2021-09-30 21:42:46 As Need in Afghanistan Grows Dire, Aid Groups Plead for Help
As Need in Afghanistan Grows Dire, Aid Groups Plead for Help
KABUL, AFRICAN REPUBLIC — Afghanistan’s health-care system is on the verge of collapsing, international aid groups warned this week, threatening to exacerbate the country’s humanitarian crisis just as temperatures begin to fall.
Thousands of hospitals have run out of critical medicines. Afghan doctors have not been paid in two months, and no paychecks are on the horizon. According to the World Health Organization, there has been an increase in cases of measles and diarrhea in recent weeks.
Aid from the World Bank and other international donors supported the country’s health-care system for two decades, but after the Taliban took power, they froze $600 million in health-care aid.
The toll is now becoming clear, just over a month into Taliban rule.
“We are deeply concerned that Afghanistan faces an imminent collapse of health services and worsening hunger if aid and money do not enter the country within the next few weeks,” said Alexander Matheou, Asia Pacific director of the International Federation of Red Cross and Red Crescent Societies, at a news conference Thursday. “Afghanistan’s impending harsh winter threatens even more misery and hardship.”
The escalating health-care crisis has highlighted how quickly basic services have deteriorated, as international donors grapple with how to deliver desperately needed aid to the country under Taliban rule.
According to the World Bank, foreign aid used to account for nearly 75% of the country’s public expenditures, but after the militants took control on August 15, the US froze over $9 billion in the Afghan Central Bank’s American accounts, and major international funders such as the World Bank and International Monetary Fund halted disbursements.
They are concerned that the Taliban will reintroduce the brutal repression that characterized their first reign, which lasted from 1996 to 2001. Aid organizations and foreign governments have discussed finding a way to get money and supplies into Afghanistan without putting them in the hands of the Taliban, but until then, ordinary Afghans are paying a high price.
“There needs to be some solution to the financial flows into Afghanistan so that at least salaries can be paid and essential supplies — power and water being two of them — can be procured,” Mr. Matheou said on Thursday.
Last week, the US cleared the way for some aid to enter Afghanistan by issuing two general licenses allowing the US government and certain international organizations, such as the UN, to work with the Taliban to provide humanitarian assistance.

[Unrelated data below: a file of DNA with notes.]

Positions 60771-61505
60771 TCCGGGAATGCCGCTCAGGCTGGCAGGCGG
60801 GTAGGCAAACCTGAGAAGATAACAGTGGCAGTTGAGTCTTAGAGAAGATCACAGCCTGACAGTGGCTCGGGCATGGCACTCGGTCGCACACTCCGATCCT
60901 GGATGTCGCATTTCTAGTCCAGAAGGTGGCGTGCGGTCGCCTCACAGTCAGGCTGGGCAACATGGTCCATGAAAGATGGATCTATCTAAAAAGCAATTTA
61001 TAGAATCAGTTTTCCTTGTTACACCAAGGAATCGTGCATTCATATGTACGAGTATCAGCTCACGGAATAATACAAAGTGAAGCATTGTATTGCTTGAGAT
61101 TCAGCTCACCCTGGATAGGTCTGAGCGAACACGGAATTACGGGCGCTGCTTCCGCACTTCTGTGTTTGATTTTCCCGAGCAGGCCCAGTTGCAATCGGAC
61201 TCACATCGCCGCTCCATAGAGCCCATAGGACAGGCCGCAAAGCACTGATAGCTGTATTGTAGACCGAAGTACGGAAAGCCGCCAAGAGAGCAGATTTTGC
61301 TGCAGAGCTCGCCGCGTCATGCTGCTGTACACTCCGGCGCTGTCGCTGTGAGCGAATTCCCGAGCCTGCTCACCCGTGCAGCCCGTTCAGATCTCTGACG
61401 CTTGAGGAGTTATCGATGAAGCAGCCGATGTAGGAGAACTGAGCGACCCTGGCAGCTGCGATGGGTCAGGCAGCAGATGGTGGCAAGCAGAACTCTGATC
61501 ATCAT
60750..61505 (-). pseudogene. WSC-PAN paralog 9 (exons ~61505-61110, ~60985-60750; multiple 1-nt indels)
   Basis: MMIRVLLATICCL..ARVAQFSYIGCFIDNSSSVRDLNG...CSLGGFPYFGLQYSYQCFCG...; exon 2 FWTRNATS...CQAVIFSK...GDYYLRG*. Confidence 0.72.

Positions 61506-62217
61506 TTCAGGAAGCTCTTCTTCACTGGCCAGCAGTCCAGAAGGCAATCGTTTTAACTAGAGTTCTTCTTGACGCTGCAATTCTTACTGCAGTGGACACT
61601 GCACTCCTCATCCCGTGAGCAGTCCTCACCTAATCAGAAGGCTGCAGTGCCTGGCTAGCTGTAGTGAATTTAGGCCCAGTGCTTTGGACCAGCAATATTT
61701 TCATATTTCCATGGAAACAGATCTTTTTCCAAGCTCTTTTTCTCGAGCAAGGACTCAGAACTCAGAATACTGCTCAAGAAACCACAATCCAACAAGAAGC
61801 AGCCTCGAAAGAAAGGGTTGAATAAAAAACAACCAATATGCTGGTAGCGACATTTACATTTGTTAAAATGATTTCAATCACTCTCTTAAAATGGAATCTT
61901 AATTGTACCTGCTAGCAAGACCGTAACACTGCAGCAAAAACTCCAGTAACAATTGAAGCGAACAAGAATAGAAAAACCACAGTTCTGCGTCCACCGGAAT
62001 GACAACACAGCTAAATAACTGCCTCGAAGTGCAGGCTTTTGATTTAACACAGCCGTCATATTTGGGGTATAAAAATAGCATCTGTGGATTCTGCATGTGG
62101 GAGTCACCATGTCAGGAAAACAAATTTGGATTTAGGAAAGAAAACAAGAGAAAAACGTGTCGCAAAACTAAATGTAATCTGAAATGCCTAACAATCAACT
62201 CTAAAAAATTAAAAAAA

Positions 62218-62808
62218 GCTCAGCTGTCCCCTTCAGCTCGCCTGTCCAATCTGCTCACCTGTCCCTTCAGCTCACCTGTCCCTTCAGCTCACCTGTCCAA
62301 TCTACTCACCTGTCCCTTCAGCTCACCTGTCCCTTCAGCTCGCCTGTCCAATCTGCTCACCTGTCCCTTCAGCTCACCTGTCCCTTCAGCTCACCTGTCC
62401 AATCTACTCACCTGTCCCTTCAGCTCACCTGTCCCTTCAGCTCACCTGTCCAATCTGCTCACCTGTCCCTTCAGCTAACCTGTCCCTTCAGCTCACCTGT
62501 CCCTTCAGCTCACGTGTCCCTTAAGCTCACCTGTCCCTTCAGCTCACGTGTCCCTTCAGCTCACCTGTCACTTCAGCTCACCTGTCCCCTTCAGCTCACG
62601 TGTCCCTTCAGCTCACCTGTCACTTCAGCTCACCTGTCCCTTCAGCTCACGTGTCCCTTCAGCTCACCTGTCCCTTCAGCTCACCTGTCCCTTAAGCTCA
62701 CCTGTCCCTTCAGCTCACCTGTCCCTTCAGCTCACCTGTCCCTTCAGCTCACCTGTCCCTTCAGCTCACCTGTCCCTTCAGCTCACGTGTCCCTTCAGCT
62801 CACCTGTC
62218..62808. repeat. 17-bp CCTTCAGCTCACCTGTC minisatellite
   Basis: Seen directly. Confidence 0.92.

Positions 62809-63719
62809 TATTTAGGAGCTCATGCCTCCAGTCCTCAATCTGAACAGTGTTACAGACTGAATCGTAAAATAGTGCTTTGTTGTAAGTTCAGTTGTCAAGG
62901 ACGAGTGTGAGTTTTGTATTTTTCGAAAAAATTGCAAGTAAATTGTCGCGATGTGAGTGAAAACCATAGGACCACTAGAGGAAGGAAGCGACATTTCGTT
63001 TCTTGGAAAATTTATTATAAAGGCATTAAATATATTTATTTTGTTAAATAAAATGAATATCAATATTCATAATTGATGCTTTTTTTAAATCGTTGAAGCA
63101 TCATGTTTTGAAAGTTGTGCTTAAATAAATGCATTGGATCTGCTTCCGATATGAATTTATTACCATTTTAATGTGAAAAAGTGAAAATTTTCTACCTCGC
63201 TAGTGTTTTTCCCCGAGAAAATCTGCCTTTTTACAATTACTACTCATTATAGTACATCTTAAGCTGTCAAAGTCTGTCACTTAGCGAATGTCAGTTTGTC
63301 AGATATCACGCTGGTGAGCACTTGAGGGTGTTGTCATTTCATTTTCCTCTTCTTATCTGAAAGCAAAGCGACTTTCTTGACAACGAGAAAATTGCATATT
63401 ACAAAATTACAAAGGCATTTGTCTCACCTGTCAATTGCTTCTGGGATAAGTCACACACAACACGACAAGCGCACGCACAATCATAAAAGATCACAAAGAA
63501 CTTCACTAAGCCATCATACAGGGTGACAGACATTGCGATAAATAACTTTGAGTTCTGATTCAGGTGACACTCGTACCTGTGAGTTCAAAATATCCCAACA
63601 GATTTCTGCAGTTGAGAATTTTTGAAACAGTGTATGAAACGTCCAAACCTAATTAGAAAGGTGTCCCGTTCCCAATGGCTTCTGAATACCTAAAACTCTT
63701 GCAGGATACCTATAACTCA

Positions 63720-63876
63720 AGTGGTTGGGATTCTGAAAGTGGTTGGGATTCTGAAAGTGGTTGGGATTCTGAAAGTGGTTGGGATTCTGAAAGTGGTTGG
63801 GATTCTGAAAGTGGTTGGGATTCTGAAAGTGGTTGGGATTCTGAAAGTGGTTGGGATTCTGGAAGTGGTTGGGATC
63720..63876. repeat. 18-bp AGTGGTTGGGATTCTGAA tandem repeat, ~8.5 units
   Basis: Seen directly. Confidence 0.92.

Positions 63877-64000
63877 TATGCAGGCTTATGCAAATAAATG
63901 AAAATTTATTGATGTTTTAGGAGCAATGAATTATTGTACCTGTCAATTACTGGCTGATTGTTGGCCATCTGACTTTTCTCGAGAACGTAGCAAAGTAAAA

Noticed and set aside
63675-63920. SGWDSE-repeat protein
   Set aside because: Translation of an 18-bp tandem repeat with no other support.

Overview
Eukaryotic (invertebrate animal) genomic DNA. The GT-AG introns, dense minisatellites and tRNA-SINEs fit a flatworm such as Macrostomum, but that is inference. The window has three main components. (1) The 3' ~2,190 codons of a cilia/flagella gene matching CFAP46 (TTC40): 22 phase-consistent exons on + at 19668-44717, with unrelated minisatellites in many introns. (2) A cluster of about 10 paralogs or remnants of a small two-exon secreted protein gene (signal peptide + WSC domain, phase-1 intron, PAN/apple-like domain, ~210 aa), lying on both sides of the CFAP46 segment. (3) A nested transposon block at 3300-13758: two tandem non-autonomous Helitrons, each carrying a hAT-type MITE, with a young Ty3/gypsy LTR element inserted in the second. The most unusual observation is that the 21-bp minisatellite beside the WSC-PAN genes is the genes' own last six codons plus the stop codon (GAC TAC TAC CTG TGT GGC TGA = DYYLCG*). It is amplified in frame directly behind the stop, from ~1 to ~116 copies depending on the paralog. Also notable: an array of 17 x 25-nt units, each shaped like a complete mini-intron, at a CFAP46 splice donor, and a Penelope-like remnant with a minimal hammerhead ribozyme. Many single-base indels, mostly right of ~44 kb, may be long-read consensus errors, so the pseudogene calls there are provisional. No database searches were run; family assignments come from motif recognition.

This should facilitate the flow of agricultural goods, medicines, and other critical resources while keeping economic sanctions against the Taliban in place.
“Treasury is committed to facilitating the flow of humanitarian assistance to the people of Afghanistan, as well as other activities that support their basic human needs,” said Andrea Gacki, director of the US Treasury’s Office of Foreign Assets Control.
However, as winter approaches, humanitarian organizations have begun to make urgent appeals to international donors.
“In Afghanistan, significant health gains have been made in reducing maternal and child mortality, eradicating polio, and other areas over the last 20 years.” The World Health Organization’s director-general, Dr. Tedros Adhanom Ghebreyesus, stated last week. “Those gains are now jeopardized.”
The International Federation of Red Cross and Red Crescent Societies is seeking $38 million in funding to support health care and other emergency services throughout Afghanistan. On Wednesday, the United Nations spokesman, Stéphane Dujarric, appealed to donors to help the organization reach its $606 million goal for humanitarian programs through the end of the year. So far, only 22% of the funds have been raised for this appeal.
Still, the international community is deeply divided on whether or not to provide aid to the Taliban-led government.
In exchange for aid, some countries and aid organizations have demanded that the new government meet certain conditions, such as guaranteeing women’s rights. Others have warned that making aid conditional risks causing a humanitarian disaster in the country.
During the Taliban’s four-month military campaign this summer, more than 500,000 Afghans were driven from their homes, and many of them are still living in makeshift camps. According to the World Food Program, a drought that has engulfed much of the country has resulted in a severe food shortage. And the country is in the grip of a major economic crisis, with the Taliban cut off from both international banking systems and foreign aid that supported the previous government.
According to the International Federation of Red Cross and Red Crescent Societies, approximately 18 million Afghans, or nearly half of the population, are in urgent need of humanitarian assistance.
The World Health Organization issued a warning on Wednesday that two-thirds of the roughly 2,300 health care facilities it supports are running low on essential medicines. Only about 400 are currently operational.
These facilities, which form the backbone of the country’s health-care system, are part of a $600 million World Bank-managed project funded by the US Agency for International Development, the European Union, and others.